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Accessible procurement — save money and lower the barriers to government services

How to include accessibility into the web procurement process is the latest guidance from the Web Standards team.

What accessible procurement looks like

Procurement covers all aspects of acquiring and delivering products, services and works. It starts with identifying the need and finishes with either:

  • the end of a service contract, or
  • the end of the useful life and disposal of an asset.

Accessibility is about removing unnecessary barriers that prevent disabled people from participating on an equal basis with others.

If you’re in the market to procure web-based products, services or development work for a government agency, remember to consider web accessibility.

Embedding accessibility into procurement early, is the most cost-effective method to ensure accessible outcomes.

Purchasing non-accessible products or services and then paying to make them accessible later is often far more difficult and expensive. If accessibility is not considered early in a project, accessibility barriers will remain.

Accessibility in web procurement — Web Accessibility Guidance project

How procurement influences accessibility

The New Zealand Government outsources a large amount of web development work. This means procurement becomes an essential way to influence the accessibility of government web content.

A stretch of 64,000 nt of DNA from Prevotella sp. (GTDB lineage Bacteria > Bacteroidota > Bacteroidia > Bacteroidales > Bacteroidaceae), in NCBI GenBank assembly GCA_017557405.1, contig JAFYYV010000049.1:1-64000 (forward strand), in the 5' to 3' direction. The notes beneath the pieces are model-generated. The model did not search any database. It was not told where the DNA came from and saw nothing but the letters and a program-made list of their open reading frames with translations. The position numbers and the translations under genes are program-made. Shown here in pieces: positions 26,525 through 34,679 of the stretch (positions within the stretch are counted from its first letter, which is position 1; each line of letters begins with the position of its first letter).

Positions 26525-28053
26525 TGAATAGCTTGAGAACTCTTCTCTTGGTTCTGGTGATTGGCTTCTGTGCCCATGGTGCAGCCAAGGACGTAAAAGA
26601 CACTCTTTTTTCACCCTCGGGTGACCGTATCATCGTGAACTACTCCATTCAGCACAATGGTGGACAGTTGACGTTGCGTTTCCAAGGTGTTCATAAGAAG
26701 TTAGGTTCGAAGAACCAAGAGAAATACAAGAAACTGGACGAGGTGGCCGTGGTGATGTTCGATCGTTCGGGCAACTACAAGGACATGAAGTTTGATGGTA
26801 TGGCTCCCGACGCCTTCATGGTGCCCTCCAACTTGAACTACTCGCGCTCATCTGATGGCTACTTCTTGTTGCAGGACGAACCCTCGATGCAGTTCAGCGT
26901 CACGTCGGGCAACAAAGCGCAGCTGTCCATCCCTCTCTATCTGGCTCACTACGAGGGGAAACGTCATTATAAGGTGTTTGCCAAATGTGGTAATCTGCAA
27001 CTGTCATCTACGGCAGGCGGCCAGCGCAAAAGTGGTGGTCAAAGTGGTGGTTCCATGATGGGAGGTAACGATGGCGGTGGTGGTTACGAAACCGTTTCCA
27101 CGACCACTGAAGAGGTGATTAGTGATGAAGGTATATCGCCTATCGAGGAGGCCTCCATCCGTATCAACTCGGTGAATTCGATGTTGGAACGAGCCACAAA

Websites that do not meet the Web Content Accessibility Guidelines (WCAG) are likely to have non-accessible web content.

It may be difficult or impossible for disabled people to access your information and services. For example:

  • videos without captions are inaccessible to people who are deaf or hard of hearing
  • not properly supporting increased font sizes is an accessibility barrier for people with impaired vision.

Requiring organisations to meet the Web Content Accessibility Guidelines (WCAG) when procuring, could motivate vendors and suppliers to improve the accessibility of their goods or services.

The NZ Government Web Accessibility Standard applies to many government agencies. This means their websites must meet minimum accessibility requirements — including outsourced websites and web content.

Web Accessibility Standard 1.1

Accessible procurement checklist

Learn about the 24 ways to include accessibility into your procurement process.

This checklist covers all stages of the procurement process — from the initial discussions through to contract management after implementation.

Accessible procurement checklist — Web Accessibility Guidance project

Our partners

This guidance was developed with the help of the:

  • New Zealand Government Procurement at Hīkina Whakatutuki Ministry of Business, Innovation & Employment
  • Digital Accessibility Team at Te Manatū Whakahiato Ora Ministry of Social Development
  • Digital Accessibility Working Group at Te Tari Taake Inland Revenue
  • Legal Services, Commercial at Te Tari Taiwhenua Department of Internal Affairs.

Contact us and give feedback

Contact the Web Standards team with any feedback or questions about this guidance.

If you’ve used this guidance in your procurement process, we’d like to hear how it went.


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